Nigel Milsom’s portrait of his lawyer, criminal barrister Charles Waterstreet has one the $100,000 Archibald prize this year.
Waterstreet, who represented Milsom when he was found guilty of armed robbery and sentenced to six years jail, was the inspiration and co-creator of the ABC legal series Rake.
“I’ve known Charlie indirectly and directly since birth,” said Milsom. “He put his head on the chopping block and restored my faith in the legal system.”
The Newcastle based artist has had a rollercoaster career, at one point was considered to be Australia’s most promising artistic talents, The Guardian reported. His career seemed to derail following the death of several close friends, his drug addiction and battles with depression.
Milsom was caught up in a drug fuelled holdup of a 7/11 in Glebe with a drug dealer. He pleaded guilty to aggravated armed robbery, and was sentenced to six years with a minimum jail period of two years and six months. Milsom was released from Cessnock correctional centre after 12 months after his sentence was reduced by the NSW court of criminal appeal.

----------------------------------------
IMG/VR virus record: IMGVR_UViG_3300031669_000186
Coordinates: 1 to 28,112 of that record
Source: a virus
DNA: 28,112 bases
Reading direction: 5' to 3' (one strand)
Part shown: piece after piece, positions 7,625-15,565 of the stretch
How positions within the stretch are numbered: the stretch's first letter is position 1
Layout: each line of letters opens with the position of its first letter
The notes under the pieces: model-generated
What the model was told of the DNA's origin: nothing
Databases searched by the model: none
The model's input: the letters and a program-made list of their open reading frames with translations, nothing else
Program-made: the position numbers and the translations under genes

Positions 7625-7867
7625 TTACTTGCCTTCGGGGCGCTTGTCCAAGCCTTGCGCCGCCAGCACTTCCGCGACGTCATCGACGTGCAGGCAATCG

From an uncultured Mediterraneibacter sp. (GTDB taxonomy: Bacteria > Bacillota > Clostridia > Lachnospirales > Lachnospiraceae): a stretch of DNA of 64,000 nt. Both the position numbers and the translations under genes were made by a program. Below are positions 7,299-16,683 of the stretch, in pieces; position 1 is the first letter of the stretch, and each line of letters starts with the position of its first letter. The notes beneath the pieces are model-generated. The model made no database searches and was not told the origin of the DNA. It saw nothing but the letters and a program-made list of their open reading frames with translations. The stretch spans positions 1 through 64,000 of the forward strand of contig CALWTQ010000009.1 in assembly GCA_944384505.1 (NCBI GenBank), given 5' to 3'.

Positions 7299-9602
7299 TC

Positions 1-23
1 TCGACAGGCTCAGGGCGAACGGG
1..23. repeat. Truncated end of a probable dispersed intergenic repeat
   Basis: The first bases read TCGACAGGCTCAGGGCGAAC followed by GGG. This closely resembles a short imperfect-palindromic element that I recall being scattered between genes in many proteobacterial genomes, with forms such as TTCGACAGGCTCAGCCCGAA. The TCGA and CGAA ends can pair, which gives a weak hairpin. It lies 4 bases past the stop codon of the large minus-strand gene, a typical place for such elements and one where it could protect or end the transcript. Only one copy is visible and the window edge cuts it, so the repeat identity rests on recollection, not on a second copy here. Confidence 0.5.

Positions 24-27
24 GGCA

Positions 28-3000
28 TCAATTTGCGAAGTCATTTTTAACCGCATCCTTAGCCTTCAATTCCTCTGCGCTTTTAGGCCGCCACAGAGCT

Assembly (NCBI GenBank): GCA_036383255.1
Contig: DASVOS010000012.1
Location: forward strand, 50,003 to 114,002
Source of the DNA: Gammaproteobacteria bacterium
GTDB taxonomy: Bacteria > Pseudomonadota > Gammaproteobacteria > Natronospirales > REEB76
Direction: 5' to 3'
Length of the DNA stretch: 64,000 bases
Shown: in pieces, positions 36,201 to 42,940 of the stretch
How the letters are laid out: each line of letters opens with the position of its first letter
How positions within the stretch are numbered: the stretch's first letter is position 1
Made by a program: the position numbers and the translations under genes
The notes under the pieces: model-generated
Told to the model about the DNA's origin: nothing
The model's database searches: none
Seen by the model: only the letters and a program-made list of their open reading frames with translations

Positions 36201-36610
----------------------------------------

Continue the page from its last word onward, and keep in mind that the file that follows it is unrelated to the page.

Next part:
While in jail, Milsom won the Moran, another major Australian portrait prize with a portrait of a friend of his grandfather’s, tittled Uncle Paddy.
“Charlie is a very complex person,” said Milsom’s statement of the prize winning portrait.
“He isn’t just a law man. He’s a writer, a social environmentalist and he is involved in film, photography and theatre too. Despite personal struggles with his own demons over the years, he has managed to dedicate most of his time to the welfare of others. My portrait is an attempt to depict him a giant, part-man, part-mythical creature with hands that appear otherworldly, as though the anatomy of his hands has been designed to grasp unnatural disasters naturally.”
The Archibald prize exhibition will be on display at the Art Gallery of NSW until 27 September.